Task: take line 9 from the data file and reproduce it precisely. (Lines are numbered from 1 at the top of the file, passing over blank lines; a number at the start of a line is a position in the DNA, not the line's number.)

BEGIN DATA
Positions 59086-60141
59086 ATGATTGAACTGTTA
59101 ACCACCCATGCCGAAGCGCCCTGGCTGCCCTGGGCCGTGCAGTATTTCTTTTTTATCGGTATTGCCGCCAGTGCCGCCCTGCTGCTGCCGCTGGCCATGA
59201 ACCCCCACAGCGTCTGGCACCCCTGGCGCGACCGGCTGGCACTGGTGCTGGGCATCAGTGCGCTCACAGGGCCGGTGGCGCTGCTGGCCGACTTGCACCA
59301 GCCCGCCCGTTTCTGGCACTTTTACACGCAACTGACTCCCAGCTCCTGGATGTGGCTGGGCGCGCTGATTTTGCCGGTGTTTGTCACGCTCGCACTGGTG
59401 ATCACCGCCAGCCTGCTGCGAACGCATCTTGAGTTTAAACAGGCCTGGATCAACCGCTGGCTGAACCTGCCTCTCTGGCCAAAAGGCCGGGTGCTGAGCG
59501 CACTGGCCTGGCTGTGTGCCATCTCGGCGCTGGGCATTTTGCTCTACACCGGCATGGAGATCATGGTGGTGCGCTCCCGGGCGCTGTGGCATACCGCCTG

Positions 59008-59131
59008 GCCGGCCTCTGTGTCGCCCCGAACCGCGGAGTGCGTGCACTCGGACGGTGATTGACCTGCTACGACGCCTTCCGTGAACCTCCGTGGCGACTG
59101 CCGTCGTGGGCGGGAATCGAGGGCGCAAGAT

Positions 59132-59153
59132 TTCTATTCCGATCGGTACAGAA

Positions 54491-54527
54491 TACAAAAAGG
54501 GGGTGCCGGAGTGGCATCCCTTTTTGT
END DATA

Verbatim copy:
59008 GCCGGCCTCTGTGTCGCCCCGAACCGCGGAGTGCGTGCACTCGGACGGTGATTGACCTGCTACGACGCCTTCCGTGAACCTCCGTGGCGACTG